InsiderOne's Michael Goldberg writes: The corporate behemoth known as Sony Music Entertainment Inc. did a funny thing the other day — nothing. They didn't file a lawsuit. They didn't threaten legal action. They didn't, at least publicly, inform one of their bands that it had violated its contract. They didn't make any public statement. Regarding the Rage/Napster problem, all was quiet on both the eastern and western fronts (Sony maintains offices in both New York and L.A.). All of which makes me wonder how long it will take for other artists who, like Rage Against the Machine, are under contract to Sony, to put a bunch of song files and video files onto their Web sites. Bob Dylan, for example, has plenty of material he could put online as MP3s. And Michael Penn, a younger artist who hasn't yet had a hit, might generate some buzz if he gave away a selection of his power-pop songs. And what of Wyclef Jean, or Modest Mouse, or Hooverphonic? Pearl Jam, are you listening? And what about The Offspring, who Sony stopped from posting MP3 files a month or so ago? Rage Against the Machine, one of the most popular rock bands in America and still under contract to Sony, just gave away a whole bunch of their music. If Sony let Rage do it, why not The Offspring? See, normally, when a band or solo artist signs with a big company like Sony (or even when they sign with a smaller label), the contract stipulates that they can only release music on that one label, unless they get explicit permission from the label, for example, to contribute to a film soundtrack being released by a different label. So either Rage are in violation of their contract or they got permission from Sony. If they are in violation of their contract, how come Sony hasn't done anything to force them to remove the tracks, the way Capitol Records made the Beastie Boys remove songs from the Web a few years back? And if Sony were looking the other way, it would be the utmost hypocrisy for the company to take action against any other artist signed to their label for posting MP3 files after letting Rage slide. On the other hand, if Sony gave Rage formal permission, it would seem they'd have to do the same for their other artists or risk some serious dissension in the ranks. Rage, of course, have been extremely vocal about what guitarist Tom Morello called "this horrible mistake": the request by Rage's management, Q Prime, and label, Sony's Epic Records, that Napster ban music fans who were "sharing" Rage songs online using the controversial company's service. "I have been embroiled in discussions on a daily basis with both Sony and Napster to get Rage fans unbanned," Morello posted on the band's message board on Thursday, Dec. 14. Go, Rage, Go!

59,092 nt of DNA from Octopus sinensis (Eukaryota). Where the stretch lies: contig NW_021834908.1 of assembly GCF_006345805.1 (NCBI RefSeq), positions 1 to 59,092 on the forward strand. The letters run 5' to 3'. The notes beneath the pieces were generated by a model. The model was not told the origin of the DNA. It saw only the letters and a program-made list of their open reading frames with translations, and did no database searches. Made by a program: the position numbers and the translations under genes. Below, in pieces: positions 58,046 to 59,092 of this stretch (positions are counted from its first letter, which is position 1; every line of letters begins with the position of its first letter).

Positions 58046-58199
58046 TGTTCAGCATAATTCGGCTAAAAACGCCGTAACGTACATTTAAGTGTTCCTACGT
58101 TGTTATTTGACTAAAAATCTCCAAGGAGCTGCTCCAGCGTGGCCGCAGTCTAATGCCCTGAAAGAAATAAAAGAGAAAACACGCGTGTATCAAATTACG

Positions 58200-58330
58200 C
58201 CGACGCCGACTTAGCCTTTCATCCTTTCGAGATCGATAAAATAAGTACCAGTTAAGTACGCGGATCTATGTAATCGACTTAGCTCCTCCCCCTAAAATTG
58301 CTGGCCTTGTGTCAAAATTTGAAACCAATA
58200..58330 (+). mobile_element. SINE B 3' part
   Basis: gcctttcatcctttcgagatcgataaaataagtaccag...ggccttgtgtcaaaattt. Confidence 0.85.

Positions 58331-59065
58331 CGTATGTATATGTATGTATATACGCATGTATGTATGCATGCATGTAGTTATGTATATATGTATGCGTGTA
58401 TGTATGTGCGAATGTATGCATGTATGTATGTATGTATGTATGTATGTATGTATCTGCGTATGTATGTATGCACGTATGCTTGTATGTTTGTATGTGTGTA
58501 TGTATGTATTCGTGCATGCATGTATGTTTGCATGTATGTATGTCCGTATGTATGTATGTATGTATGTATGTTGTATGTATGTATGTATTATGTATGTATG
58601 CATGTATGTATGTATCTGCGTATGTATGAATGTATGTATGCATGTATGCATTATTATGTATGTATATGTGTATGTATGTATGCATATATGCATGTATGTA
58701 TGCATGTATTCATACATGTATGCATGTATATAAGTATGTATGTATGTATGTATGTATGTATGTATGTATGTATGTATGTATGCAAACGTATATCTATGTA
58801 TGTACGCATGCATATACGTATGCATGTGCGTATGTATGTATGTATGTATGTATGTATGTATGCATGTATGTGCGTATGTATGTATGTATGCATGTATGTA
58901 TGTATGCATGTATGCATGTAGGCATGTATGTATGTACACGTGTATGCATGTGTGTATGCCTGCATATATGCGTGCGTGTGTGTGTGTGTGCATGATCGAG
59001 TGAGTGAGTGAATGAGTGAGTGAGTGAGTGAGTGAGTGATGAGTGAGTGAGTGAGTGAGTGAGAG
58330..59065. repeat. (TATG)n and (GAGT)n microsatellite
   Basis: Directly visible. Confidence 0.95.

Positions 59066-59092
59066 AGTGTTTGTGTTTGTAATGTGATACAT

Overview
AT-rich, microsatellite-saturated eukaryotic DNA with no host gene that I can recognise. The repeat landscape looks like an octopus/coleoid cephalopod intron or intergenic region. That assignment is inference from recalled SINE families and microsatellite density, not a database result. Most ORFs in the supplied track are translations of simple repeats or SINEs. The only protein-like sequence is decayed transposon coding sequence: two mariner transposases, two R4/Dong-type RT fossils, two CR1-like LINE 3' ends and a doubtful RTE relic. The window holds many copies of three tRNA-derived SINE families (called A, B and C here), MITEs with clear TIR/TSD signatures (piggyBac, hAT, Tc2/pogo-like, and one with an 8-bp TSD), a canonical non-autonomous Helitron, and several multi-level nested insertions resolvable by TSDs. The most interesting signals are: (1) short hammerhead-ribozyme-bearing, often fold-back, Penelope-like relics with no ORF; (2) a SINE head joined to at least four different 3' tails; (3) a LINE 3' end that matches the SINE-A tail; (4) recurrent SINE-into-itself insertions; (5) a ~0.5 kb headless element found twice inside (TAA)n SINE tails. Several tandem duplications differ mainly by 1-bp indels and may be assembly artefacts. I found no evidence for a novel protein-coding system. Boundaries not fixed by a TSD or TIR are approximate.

Datastream: Details, details. Here’s what Rage posted: 15 songs — some live versions of older songs, some instrumental versions of material off Renegades — in the MP3 format, along with five videos on their site. Videos include versions of "Bulls on Parade" filmed at the Petra Theater in Athens, Greece (last June), and "Know Your Enemy" from the Provinssi Rock Festival in Seinajuki, Finland (also last June). Writes Morello in that December 14 message: "…we want to make clear whose side we are on in this matter. We make music for our fans, and we want to share our creativity and our politics with you. To that end, we have released over 90 minutes of free music and video. Included are 11 instrumental tracks from Renegades which you can feel free to remix, sing over, or send in audition tapes (just kidding). ... Our apologies once again for this Napster business, and while we will continue to joust with the corporate dragons and try to get everyone unbanned, please take all of this free music as a thank you for your patience. The latest way to hack your way onto Napster if you have been kicked off, is to visit this page, , and follow the instructions given."… Former Pavement frontman/writer Stephen Malkmus will have his first solo album, Stephen Malkmus, out Feb. 13. Don’t be surprised if the album has some of that familiar Pavement sound. Malkmus told me last year that he had recorded much of crooked rain, crooked rain on his own. The solo album will include such songs as "Black Book," "The Hook," "Trojan Curfew" and "Jenny and the Ess-Dog."… Helium’s Mary Timony has been collaborating with Sleater-Kinney’s Carrie Brownstein on new Spells songs…. Congrats due to the folks at Fugazi’s Dischord Records, who are celebrating their 20th anniversary. A box set that will provide an overview of the label — with selections by all the bands that have recorded for Dischord, is due out next spring.